The COVID-19 pandemic in the United States has played havoc with that nation’s housing, as it has in most, if not all, other countries in the world. This is particularly true of rental housing, where tenants have been faced with job layoffs and loss and rising rental costs adding up to an uncertain future.
The Brookings Institute decided to explore solutions to some of the dilemmas that are facing its landlords and tenants by describing what five other advanced countries are doing to manage their rental crises.
Each has evolved political, legal and policy frameworks that can be very different from America’s. These countries also can have ingrained national attitudes to rental housing, particularly rent-geared-to income housing which may have state landlords, non-profit landlords, or other forms of rental housing ownership such as tenant cooperatives.
Needless to say, the evaluations that the Brookings Institute have commissioned for the five countries as they contrast with America’s own have an intrinsic value. They offer a great deal of useful information and insight for other countries as they fight their way through the thicket of housing problems that have arisen during the last year.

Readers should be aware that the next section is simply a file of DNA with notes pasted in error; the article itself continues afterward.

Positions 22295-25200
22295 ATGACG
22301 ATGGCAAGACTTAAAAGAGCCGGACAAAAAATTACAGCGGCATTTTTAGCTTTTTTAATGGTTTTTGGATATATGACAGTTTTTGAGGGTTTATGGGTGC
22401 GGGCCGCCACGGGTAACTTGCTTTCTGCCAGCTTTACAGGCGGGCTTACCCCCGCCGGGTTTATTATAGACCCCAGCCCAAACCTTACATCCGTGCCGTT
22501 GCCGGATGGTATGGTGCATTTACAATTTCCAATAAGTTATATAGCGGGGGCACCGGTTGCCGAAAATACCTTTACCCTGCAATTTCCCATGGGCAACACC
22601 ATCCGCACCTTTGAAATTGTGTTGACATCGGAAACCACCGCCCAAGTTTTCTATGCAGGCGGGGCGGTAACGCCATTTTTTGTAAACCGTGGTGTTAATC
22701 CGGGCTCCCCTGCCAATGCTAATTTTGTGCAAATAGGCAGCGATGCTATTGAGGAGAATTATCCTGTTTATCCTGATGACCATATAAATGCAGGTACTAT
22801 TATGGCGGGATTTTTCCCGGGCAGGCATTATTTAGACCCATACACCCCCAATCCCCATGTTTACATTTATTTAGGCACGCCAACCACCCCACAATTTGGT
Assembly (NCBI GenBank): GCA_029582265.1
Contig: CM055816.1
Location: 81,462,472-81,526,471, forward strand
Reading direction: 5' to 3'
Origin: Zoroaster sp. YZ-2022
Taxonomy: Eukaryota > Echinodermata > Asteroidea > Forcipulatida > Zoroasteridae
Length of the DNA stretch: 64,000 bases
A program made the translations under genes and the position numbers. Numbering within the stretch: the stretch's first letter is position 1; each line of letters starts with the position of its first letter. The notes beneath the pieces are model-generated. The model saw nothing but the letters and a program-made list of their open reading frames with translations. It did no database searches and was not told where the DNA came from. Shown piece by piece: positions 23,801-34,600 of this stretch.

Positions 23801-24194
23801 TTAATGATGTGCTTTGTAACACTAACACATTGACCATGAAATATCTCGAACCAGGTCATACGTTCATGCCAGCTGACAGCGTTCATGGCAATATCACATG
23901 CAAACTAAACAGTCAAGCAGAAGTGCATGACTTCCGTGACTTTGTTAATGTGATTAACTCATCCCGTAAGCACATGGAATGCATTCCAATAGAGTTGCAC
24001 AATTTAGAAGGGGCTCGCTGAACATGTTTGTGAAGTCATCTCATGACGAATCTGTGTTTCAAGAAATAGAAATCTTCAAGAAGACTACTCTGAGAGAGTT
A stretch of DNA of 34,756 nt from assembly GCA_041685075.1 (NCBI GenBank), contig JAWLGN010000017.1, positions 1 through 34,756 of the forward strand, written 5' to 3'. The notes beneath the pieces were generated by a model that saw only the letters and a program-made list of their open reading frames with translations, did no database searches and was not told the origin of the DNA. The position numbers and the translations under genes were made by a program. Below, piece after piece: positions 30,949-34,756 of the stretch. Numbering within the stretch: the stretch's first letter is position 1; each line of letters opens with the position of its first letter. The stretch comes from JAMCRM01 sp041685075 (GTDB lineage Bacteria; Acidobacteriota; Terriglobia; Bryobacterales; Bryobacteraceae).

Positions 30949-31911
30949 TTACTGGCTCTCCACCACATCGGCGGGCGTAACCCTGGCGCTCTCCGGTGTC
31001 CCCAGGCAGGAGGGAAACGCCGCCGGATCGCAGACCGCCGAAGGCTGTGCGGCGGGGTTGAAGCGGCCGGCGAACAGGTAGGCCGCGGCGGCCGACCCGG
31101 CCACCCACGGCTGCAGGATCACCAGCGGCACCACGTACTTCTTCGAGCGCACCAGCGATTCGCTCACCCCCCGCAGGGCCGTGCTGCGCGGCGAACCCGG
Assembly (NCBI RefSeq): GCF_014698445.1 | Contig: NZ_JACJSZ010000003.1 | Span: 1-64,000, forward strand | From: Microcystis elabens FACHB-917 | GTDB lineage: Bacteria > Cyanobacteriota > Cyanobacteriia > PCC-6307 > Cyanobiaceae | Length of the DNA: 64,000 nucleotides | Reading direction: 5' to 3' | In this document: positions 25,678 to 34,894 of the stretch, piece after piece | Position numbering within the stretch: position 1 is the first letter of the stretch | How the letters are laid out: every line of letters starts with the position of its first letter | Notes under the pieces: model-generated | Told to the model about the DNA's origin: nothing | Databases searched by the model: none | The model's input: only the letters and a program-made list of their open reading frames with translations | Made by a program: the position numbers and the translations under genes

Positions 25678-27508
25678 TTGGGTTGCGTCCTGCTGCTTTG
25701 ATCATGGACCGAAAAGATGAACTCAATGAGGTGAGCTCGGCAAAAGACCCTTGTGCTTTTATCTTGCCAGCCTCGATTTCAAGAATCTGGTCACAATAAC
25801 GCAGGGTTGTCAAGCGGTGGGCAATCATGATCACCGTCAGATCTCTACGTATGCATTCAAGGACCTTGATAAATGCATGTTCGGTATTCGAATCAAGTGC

Designed to be read before each of six in-depth articles is an introduction to rental housing in America and the five others, Germany, Spain, Japan, United Kingdom and France. It’s most significant purpose is to “highlight a few of the important lessons drawn from comparing the six countries.”
Following the introduction, each country, beginning with America, has an article dedicated to the advantages and disadvantages of their national approach to rental housing.
- Each of the subsequent programs can be accessed from the banner at the top of the Brookings Institute introductory program. The analysis in its seven separate components represents a considerable amount of information to swallow in one gulp. For those who may wish to nibble more slowly and might need a reminder, we’ll issue a reminder of the six subsequent segments, each on a following week.